Jared Golden wants to make the Democratic Blue Dogs relevant in Congress again.
In this June 28, 2022, file photo, U.S. Rep. Jared Golden, a Democrat from Maine's 2nd District, takes a tour of renovations at Husson University in Bangor. Credit: Linda Coan O'Kresik / BDN

A version of this article was originally published in The Daily Brief, our Maine politics newsletter. Sign up here for daily news and insight from politics editor Michael Shepherd.

After winning a third term in 2022, U.S. Rep. Jared Golden of Maine’s 2nd District is taking on a new role that could be described as a rebuilding project.

He is the new administrative and communications chair of the Blue Dog Coalition, meaning he effectively leads the group of centrist Democrats that once comprised a crucial voting bloc in Washington. In his first act, Golden is trying to keep the group close to the action on a debt standoff.

How membership fell: The Blue Dogs started in the 1990s to protest what members saw as their party’s sharp shift to the left, mostly featuring members from the South. In 2006, the caucus hit a high of 64 members, and it was instrumental in getting a public option extracted from the Affordable Care Act. 

Since then, Democrats from old Blue Dog areas have lost their seats, and Washington has become more polarized. Golden is now leading a caucus of just seven members, after seven left as part of what Politico called an internal dispute about whether to rebrand the group. 

Golden downplayed the idea of a major spat among the Blue Dogs in an interview, saying the prominent members who left had their own reasons for doing so. His political strategist, Bobby Reynolds, will staff the group and lead its political work.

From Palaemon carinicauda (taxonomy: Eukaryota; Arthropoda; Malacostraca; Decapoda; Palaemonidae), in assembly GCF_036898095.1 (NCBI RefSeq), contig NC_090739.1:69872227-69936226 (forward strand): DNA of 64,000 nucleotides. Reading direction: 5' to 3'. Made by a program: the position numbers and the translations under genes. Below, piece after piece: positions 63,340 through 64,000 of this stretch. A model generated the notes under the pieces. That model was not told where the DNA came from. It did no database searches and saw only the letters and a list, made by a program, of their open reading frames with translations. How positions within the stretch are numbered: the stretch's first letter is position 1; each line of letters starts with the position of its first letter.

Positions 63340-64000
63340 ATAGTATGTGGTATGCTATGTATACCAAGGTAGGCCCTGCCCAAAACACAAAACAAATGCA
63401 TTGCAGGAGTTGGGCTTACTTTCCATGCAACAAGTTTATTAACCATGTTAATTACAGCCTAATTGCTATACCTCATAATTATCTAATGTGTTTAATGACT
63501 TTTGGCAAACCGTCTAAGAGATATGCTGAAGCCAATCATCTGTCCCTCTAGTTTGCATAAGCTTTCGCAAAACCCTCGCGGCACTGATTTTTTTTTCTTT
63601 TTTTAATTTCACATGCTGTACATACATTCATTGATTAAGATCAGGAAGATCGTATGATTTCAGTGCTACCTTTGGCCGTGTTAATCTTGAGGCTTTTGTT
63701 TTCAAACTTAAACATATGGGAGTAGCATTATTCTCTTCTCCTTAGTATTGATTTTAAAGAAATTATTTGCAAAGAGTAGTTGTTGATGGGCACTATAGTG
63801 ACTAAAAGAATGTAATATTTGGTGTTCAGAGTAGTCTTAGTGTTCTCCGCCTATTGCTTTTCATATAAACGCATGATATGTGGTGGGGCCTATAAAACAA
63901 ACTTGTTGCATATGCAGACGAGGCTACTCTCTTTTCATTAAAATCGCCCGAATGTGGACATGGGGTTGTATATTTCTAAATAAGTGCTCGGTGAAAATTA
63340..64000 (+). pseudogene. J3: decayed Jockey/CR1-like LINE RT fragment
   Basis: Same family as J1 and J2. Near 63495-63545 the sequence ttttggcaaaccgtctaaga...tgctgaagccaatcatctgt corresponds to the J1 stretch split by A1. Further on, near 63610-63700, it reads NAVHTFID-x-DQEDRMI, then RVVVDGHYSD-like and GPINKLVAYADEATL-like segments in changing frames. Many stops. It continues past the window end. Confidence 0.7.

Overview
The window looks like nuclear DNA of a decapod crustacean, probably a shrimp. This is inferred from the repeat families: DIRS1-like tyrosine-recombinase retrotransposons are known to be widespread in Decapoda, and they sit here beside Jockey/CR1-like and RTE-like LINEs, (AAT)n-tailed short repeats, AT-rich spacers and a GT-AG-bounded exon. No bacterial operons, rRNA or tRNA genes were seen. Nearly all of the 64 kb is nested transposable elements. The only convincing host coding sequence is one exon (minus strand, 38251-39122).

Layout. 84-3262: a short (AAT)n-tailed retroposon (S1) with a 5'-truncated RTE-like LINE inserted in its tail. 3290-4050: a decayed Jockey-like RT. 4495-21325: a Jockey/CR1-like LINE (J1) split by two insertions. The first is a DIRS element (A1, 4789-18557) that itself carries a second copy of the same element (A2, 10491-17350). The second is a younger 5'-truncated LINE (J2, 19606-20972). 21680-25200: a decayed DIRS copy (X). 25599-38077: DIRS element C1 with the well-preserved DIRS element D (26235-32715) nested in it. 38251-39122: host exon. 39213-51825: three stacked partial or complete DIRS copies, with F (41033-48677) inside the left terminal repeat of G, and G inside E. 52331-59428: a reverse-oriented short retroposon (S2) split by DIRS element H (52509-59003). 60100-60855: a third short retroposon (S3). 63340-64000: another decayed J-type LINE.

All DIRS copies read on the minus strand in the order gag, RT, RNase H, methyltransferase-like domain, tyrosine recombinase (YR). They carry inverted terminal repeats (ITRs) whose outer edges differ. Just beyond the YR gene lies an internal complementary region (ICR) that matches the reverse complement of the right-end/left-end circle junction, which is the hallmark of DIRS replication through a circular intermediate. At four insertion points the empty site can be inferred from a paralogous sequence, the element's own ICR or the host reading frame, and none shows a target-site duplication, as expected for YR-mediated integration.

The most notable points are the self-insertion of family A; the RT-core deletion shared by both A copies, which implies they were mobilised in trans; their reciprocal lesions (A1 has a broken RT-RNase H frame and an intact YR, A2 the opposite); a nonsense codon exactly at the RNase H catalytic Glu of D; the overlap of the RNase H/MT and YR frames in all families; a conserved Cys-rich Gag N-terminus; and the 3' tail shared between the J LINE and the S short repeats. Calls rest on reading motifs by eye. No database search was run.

The plan: It will now be Golden’s job to keep the Blue Dogs close to the action in situations where they can influence it. That won’t happen if Republicans stay united on measures, but those measures are not going to pass in the Senate without consensus given the 60-vote filibuster.

This week, the Blue Dogs told President Joe Biden and House Speaker Kevin McCarthy, R-California, that it would work in earnest to broker a spending deal to avert a debt crisis later this year. Any such deal would likely begin in the House, where McCarthy has a narrow majority, but it needs to clear the Senate, too.

The Blue Dogs have historically been focused on fiscal issues and have rarely taken collective positions on social ones. The group will not be influential on every issue and will not try to be, Golden said. Golden believes his group can be influential in situations like the debt standoff, especially after McCarthy struggled to consolidate party support for his speaker bid.

“There’s going to be times when, just because of the nature of where these two parties are right now, McCarthy is going to lose people on the far right,” he said. “There may be enough Dems able to and willing to cover those losses.”

How they could do it: One model for influence could be in the 2021 infrastructure debate, Golden said. He was one of nine Democrats who helped force a vote on the $1.2 trillion bipartisan bill ahead of a larger social spending package favored by Biden and opposed by Golden

The bill is one of the biggest ones passed in Biden’s presidency, and Golden called it “pretty good” for his party. Golden made a case that even the small Blue Dog Coalition can lead Democrats toward similar broadly popular outcomes. 

He also expects the group to grow in the coming weeks, though he did not want to predict by how much and said he thinks it can already have influence.

“Is it going to be a dozen or more?” he said. “Let’s see what kinds of successes we have together and whether or not there’s people that want to be a part of that over time.”

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Michael Shepherd

Michael Shepherd joined the Bangor Daily News in 2015 after three years as a reporter at the Kennebec Journal. A Hallowell native who now lives in Augusta, he graduated from the University of Maine in...